Not it's not stupid.
Science and engineering normally move incrementally, not in huge "Eureka!!!" leaps forward. This is both because the trivially solvable problems have mostly been done centuries, and because the more required breakthroughs you pack into a project the more likely you are to have at least one blocker that massively blows the budget or kills the project entirely. (See numerous DoD/Nasa development projects for examples.)...
It's a massively stupid idea because they've created a power plant design that they can easily "capture" all of its output of CO2. But, and this is a *big* one, they don't know what to do with the CO2 once they've "captured" it.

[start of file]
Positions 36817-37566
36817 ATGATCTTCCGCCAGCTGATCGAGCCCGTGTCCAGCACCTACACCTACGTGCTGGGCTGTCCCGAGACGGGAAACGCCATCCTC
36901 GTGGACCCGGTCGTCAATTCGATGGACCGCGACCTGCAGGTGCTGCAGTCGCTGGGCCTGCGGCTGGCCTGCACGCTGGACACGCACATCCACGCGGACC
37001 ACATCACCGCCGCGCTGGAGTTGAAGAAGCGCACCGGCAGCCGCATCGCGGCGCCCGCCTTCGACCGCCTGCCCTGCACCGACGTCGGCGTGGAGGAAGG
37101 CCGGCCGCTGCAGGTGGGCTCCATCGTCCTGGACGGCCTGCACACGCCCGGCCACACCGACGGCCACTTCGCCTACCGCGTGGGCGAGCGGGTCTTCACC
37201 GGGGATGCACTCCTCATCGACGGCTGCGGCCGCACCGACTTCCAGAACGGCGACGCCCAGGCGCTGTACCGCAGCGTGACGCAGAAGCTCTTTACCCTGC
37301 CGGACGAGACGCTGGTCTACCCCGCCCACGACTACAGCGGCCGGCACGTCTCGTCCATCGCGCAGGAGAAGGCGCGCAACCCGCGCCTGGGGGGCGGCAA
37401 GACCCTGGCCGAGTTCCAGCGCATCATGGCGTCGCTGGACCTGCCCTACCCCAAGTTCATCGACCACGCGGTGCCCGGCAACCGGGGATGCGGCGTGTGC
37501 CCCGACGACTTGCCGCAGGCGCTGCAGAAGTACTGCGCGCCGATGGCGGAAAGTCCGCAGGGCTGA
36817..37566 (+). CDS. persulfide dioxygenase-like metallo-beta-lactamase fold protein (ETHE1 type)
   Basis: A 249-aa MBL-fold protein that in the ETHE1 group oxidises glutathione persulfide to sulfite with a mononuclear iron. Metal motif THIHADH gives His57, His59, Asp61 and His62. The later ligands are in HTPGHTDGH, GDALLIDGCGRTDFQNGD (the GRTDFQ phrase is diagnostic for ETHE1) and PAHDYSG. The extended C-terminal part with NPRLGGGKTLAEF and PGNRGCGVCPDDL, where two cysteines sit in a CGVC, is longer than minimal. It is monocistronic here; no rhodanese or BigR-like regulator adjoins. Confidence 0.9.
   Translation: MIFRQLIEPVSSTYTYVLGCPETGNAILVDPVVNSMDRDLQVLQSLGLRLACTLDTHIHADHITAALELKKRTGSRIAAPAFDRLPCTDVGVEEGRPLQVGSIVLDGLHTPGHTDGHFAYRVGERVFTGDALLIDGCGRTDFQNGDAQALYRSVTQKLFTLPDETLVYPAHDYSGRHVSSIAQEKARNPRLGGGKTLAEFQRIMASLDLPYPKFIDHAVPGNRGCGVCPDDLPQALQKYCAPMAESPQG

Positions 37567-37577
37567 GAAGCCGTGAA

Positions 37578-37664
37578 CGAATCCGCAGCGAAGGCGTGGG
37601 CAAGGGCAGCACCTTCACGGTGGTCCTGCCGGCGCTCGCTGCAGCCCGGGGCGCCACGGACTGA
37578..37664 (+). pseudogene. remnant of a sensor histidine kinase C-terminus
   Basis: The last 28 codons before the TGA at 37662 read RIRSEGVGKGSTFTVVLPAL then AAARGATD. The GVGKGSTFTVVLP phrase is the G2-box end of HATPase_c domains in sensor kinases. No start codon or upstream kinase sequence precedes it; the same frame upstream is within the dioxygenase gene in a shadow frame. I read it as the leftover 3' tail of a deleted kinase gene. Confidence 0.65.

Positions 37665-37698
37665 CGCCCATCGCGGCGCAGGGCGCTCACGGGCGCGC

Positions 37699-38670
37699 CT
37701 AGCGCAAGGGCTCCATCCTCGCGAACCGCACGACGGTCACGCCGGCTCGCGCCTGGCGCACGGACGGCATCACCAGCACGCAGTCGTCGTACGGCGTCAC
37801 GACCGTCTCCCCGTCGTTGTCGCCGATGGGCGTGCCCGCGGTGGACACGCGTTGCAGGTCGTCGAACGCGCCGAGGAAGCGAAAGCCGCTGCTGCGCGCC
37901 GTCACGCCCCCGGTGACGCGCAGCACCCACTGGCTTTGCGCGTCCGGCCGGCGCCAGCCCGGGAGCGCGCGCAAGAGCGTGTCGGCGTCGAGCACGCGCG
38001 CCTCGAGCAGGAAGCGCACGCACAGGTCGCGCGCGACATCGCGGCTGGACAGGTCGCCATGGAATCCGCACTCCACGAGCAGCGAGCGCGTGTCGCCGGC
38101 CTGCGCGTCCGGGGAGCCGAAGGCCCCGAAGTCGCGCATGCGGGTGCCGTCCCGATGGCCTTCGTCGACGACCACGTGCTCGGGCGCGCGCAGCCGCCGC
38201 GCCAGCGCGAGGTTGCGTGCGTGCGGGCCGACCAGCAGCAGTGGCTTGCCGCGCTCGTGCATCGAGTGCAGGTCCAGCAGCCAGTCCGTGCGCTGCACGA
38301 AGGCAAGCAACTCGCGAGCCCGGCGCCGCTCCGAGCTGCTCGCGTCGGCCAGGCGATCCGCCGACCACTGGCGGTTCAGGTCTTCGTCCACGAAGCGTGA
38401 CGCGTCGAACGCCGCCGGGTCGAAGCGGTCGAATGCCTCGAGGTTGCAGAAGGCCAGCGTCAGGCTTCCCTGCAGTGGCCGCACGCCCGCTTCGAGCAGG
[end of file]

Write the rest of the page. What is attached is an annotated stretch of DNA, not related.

It's a bit like catching a tiger by its tail. Now WTF do I do with the tiger?
"What's the difference between a gas or steam turbine and a CO2 turbine? -- in its operations, it fits somewhere in between a gas and steam turbine. It works at a higher temperature than a steam turbine and at a lower temperature than a gas turbine. It works at a higher pressure than a gas turbine but at a lower pressure than a steam turbine."
I dub thee the Goldilocks plant